The UK commercial property investment market has been attracting an increasing amount of attention from European investors, with London proving to be the main driver behind the property investment sector in the continent in the third quarter of the year, figures from CBRE show.
In recent research, the organisation revealed that EUR 28.4 billion (GBP 23 billion) was transacted in the sector between July and September this year, up from the EUR 24.7 billion in the previous quarter. The UK's property market accounted for EUR 11.9 billion of this investment volume, up by 40 per cent quarter-on-quarter. London is the main focus for investors, with 73 per cent of all transactions in the UK's real estate investment market conducted in the city.
Jonathan Hull, head of Europe, the Middle East and Africa (EMEA) capital markets at CBRE, commented: "The London market is proving to be highly resilient, and continues to be sought out by investors from around the world. International buyers have been dominant over the last 12 months and it is fair to say that they are making the market for major central London offices." Alex Michelin, co-founder of property design company Finchatton, believes that many investors are using real estate assets in the city as a hedge against the troubles in the eurozone.
Mat Oakley, director of European commercial research at Savills, explained that investors tend to target the capital city of a nation first, before considering their options elsewhere in the country. However, he said that European cross-border investors are more open to putting their money into areas outside London than other groups of financiers. He cited German open-ended funds as an example, pointing out that they have continued to purchase offices outside of the city during the downturn.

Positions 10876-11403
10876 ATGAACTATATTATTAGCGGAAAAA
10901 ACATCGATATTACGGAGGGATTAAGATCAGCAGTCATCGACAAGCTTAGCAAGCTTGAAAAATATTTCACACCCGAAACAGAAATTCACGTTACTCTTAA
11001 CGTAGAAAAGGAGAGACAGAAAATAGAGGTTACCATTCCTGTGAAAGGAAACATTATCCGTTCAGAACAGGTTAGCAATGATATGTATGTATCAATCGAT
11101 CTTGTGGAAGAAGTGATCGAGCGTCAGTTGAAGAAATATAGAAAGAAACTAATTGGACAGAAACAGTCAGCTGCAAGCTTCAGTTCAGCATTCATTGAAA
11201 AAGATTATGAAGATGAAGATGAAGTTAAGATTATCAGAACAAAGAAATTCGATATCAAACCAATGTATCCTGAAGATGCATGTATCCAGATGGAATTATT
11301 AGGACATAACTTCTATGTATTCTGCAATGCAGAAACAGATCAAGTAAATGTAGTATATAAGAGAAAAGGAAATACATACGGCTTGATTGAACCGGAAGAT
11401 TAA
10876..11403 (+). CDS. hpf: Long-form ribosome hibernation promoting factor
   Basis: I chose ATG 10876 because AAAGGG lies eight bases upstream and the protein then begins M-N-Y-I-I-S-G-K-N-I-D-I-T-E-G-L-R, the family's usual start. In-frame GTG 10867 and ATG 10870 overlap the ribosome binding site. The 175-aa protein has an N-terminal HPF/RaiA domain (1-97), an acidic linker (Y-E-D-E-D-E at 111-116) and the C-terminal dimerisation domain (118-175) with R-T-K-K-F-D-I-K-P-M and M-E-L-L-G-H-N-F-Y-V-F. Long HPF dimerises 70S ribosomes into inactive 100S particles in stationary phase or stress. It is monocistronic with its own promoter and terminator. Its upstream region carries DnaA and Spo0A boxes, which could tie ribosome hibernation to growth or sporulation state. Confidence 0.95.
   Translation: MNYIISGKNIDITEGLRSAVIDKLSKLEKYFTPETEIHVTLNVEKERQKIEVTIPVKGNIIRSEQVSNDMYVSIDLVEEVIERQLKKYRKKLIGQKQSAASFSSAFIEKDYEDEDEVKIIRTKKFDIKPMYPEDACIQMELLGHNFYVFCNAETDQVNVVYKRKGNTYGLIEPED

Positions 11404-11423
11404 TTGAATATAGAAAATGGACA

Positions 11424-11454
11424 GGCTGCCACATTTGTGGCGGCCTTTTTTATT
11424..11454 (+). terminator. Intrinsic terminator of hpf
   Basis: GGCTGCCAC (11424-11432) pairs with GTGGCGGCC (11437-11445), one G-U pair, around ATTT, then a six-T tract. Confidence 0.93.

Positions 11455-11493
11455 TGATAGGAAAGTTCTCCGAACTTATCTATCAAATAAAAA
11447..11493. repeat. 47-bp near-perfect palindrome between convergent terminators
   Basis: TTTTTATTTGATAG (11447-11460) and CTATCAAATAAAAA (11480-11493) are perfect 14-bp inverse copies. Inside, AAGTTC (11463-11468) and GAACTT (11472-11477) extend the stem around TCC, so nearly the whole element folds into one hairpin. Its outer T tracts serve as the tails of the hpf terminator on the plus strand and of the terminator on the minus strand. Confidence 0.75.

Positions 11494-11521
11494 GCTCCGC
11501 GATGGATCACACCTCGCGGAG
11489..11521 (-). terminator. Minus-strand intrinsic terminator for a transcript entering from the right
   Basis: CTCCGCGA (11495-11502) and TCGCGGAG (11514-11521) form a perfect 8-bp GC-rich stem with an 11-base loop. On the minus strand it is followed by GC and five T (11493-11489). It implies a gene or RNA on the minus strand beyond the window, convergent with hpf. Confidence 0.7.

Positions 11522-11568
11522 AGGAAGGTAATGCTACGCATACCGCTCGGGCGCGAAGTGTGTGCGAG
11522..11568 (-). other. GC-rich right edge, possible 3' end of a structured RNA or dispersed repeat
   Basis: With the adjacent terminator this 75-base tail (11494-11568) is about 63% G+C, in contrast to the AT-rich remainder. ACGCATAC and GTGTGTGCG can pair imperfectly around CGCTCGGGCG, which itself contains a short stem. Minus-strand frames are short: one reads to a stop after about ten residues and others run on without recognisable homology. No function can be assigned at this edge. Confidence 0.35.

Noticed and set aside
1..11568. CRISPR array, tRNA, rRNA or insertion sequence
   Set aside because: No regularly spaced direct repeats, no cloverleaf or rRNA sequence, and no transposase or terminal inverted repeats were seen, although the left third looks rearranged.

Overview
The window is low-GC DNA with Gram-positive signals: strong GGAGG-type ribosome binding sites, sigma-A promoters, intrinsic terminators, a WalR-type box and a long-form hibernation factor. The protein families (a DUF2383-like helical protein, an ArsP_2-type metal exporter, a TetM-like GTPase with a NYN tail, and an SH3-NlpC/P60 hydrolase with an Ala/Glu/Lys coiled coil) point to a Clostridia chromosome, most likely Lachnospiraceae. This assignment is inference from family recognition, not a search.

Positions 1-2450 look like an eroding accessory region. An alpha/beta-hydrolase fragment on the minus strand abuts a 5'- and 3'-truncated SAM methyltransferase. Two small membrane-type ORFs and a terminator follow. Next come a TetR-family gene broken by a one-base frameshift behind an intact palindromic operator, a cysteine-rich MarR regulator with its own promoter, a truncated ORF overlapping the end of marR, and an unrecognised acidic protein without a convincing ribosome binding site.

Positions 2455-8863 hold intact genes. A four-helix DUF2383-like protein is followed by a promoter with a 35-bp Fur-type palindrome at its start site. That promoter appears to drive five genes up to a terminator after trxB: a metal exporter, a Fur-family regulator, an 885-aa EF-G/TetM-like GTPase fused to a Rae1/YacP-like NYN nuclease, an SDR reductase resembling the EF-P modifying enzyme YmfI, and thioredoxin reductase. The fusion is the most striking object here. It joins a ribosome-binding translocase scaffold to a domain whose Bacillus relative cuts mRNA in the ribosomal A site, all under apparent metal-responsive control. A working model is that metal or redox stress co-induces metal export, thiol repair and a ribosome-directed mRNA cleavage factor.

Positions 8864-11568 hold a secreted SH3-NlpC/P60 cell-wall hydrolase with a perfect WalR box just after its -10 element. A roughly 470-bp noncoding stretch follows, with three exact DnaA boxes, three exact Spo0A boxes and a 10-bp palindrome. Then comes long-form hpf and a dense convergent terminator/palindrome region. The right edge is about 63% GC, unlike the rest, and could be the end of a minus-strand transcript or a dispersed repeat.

"Most international investors would look first at Glasgow, Edinburgh, Manchester and Birmingham," Mr Oakley stated. He added that, in terms of assets, shopping centres are popular in regions outside London. "The shopping centre market is increasingly attracting some non-domestic investor interest around the UK. Then there are some more specialist funds buying in other locations around the UK," he added. A study published recently by Savills noted that many investors are buying shopping centres in the country - and especially London - to avoid exposure to the eurozone, but have access to a strong European market.
Last month, research released by the European Association for Investors in Non-Listed Real Estate Vehicles (INREV) revealed that Italian institutional investors are aiming to boost their property holdings in the coming months. According to the organisation, up to EUR 10.7 billion could be ploughed into non-listed funds by this demographic, although INREV highlighted Italians' preference for assets within their own country. Casper Hesp, director of research and information at the firm, suggested more Italian investors are likely to embrace cross-border investment going forward, because "the non-listed real estate funds sector offers investors the best opportunities for this type of exposure".
Mr Oakley noted that although London is the most buoyant real estate market in the UK at present, there is the potential for this funding to filter down as investors become more confident in the country as a whole. He added that investors who want to grow "look at key regional cities" and expand their activities from there. Stuart Law, chief executive of Assetz, believes the UK's real estate sector will improve over the coming months, because sterling is stable, there is a low level of new supply and "the UK economy is strengthening and will remain relatively strong". Overall, the outlook for the UK property investment market appears to be reasonably bright, with Mr Hull revealing that investment volumes throughout Europe as a whole are expected to be broadly the same in 2012 as those recorded last year.